The two images above were taken with the 45mm ƒ/1.8 Olympus lens on an E-P3 body. Adding the 12mm Olympus lens to the two I've written about here would give me an easy-to-use and very high-performance camera system that can be packed into a shaving kit and which is able to go toe-to-toe with just about any system out there.
The 25mm Summilux is quickly becoming the anchor in my small system. I'm loathe to take other systems out anymore. The addition to a product line of an exceptional optic (or three) can make all the difference in the world.
Photographer, photo book author, and photography blogger Kirk Tuck is a successful commercial and editorial photographer in Austin, Texas. His latest book, about "the hottest new trend in lighting technology"—LED lighting for digital photography and video—has just been published by Amherst Media.
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Original contents copyright 2012 by Michael C. Johnston and/or the bylined author. All Rights Reserved.
Featured Comment by mbka: "I couldn't agree more. I had the sister of this lens (the 4/3 version with adapter on a Panasonic G1) and when the native Micro 4/3 version came out I bought it right away. I have shot literally thousands of frames with it (mostly preschool kids assignments) and the quality is superb. But the eeriest thing was right at the start, when I stuck the lens on my aging G1 in the store to check it before I bought it. Even on the so-so back LCD of the G1 the image seemed more plastic, with much better color than the kit zoom I also had around. I now almost loathe to use any other lens. It's that addictive."
Featured Comment by Kenneth Tanaka: "I agree that the Leica 25mm ƒ/1.4 DG Summilux is a wonderful little lens for all the reasons you cite, Kirk. I, too, really like the 50mm field of view and jumped at the first availability of this lens for my E-P3. (Although, no, a 25mm lens does not produce the mild compression of a real 50mm...my personal gritch with the Micro 4/3 format.)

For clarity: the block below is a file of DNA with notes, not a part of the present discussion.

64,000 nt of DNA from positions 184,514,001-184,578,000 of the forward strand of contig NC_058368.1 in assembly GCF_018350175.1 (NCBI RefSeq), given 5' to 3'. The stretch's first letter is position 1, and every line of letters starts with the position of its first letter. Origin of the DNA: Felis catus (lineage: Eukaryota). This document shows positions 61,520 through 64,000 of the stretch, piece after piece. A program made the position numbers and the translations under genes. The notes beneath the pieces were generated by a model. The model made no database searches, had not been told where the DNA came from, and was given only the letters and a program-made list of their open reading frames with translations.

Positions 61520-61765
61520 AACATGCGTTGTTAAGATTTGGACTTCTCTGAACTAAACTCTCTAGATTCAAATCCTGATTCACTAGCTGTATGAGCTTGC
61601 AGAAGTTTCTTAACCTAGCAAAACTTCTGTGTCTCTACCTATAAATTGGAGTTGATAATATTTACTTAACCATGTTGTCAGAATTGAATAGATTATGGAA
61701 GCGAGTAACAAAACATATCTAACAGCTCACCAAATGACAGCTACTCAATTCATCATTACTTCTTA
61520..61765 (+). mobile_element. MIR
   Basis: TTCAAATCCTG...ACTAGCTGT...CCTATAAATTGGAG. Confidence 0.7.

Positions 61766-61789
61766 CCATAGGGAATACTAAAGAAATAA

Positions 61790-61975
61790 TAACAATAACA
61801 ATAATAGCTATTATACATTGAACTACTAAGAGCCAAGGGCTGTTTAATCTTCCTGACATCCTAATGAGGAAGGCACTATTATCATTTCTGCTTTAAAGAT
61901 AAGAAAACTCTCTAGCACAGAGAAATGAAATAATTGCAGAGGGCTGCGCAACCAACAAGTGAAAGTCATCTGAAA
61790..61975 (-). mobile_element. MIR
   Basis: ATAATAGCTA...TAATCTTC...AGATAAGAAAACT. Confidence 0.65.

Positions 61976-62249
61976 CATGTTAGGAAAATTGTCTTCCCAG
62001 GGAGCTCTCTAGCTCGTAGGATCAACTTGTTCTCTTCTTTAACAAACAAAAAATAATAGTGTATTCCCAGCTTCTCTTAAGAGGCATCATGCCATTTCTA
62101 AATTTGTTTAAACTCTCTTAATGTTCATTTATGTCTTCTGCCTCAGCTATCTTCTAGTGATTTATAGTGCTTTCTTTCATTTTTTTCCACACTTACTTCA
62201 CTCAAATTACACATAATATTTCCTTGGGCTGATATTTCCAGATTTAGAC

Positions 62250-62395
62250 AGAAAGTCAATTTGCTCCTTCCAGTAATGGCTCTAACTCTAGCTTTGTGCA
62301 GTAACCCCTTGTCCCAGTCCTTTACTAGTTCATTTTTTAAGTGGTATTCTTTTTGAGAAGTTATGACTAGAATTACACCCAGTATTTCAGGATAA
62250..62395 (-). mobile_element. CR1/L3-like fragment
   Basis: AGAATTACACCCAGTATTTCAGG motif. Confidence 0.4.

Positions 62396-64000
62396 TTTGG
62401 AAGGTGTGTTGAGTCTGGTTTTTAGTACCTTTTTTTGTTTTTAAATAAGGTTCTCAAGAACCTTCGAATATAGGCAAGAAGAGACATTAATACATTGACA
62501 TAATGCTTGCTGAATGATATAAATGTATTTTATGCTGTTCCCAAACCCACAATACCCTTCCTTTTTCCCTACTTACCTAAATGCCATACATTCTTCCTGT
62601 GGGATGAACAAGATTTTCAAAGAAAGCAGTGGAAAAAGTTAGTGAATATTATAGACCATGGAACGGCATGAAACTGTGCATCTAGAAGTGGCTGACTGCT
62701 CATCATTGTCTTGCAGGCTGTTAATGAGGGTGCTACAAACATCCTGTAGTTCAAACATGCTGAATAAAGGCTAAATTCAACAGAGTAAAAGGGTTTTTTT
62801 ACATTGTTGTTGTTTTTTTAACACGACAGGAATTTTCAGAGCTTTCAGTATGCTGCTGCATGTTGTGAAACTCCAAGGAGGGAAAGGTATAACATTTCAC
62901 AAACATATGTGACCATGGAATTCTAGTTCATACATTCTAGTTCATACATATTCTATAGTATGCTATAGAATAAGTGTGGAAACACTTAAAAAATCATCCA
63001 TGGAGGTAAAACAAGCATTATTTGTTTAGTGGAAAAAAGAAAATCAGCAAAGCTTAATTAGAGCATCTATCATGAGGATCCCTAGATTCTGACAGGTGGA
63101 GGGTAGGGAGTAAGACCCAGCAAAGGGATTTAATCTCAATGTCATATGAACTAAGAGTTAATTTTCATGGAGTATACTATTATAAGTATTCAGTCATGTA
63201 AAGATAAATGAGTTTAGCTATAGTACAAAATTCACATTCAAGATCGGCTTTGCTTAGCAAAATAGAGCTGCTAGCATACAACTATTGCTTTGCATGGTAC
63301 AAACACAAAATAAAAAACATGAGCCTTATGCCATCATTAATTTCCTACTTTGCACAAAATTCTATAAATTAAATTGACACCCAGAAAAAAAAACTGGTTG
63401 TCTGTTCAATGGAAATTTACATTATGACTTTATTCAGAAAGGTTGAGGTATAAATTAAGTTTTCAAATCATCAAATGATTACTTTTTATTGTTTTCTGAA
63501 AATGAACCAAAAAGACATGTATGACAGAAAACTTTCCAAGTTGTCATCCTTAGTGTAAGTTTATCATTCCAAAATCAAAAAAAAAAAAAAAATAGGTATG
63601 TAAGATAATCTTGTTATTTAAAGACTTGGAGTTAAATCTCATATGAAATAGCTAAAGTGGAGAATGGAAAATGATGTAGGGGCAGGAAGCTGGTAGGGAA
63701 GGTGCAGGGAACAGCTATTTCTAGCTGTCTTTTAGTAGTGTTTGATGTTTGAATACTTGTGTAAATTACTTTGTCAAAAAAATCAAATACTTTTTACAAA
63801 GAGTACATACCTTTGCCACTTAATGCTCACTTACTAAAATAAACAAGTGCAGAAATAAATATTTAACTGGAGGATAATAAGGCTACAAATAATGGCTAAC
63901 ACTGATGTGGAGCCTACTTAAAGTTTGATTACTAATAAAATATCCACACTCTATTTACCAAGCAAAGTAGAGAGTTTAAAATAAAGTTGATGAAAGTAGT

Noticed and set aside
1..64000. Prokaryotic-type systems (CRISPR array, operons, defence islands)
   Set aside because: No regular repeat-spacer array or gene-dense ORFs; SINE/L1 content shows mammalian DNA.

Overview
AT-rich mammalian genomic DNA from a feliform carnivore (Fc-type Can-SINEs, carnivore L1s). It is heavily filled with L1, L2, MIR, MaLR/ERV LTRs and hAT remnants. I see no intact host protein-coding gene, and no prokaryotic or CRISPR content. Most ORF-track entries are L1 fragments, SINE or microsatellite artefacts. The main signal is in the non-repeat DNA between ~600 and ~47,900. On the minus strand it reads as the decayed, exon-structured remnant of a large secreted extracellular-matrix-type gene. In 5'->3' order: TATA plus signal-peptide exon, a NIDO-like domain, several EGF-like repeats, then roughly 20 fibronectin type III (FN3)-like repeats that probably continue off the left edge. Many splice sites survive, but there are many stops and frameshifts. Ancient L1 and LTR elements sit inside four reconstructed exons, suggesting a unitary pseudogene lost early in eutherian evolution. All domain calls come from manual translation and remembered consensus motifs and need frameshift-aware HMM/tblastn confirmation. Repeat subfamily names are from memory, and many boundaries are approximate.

"Of course I immediately wanted to know how this light plastic lens compared with the 'real' Leica Summilux 24mm ƒ/1.4 ASPH M-mount at less than 10% of its price tag. [The 24mm Summilux ASPH is $6,995 when it's available, which it isn't now —Ed.]
"Short answer: On my E-P3, this little lens easily takes the crown for sharpness, contrast, and, of course, all-around usability. The 'Lux 24mm is unquestionably the superior optic. On a Leica M body it features very good corners, excellent flare resistance and beautiful rendering at nearly all apertures. And, of course, it's built to withstand a D-Day invasion. But on my E-P3 the 25mm DG 'Lux, no doubt in cooperation with the E-P3's firmware, produces a superior wide-open image to the big guy. (Of course the 'big' 24mm 'Lux can only focus down to three feet...ah, that rangefinder intimacy!...versus the cute 25mm which focuses to a few inches.)
"I posted four casual comparison images for those interested.
"My main complaint with the Leica 25mm on my E-P3: that incessant chattering! I don't know if it's really the iris, a stabilizer, or if the damn thing's cold up here in Chicago, but it drives me nuts. Chat-chat-chat-chat...shut up!"
Featured Comment by Marcin Wuu: "I absolutely love the first paragraph of this article. I just hope you're willing to cut some slack for those of us photogs who like our cameras properly black, bulky, and big...
Featured Comment by Oskar Ojala: "Nice review, thanks. However, it makes me want to buy the 25mm ƒ/1.4, even though I have a perfectly working 20mm ƒ/1.7! It's comforting to hear that other people have similar experiences.
"I'm completely sold on face detect; my last portraits with the 45mm ƒ/1.8 were entirely with face detect AF and the eyes were perfectly sharp, even when the subject was wearing glasses. It allows me to practically ignore focusing, so that I can pay more attention on the composition and the subject, a very important factor to me."
Mike replies: John Kennerdell wrote a nice piece here on TOP about using face detect...and trans-species face detect.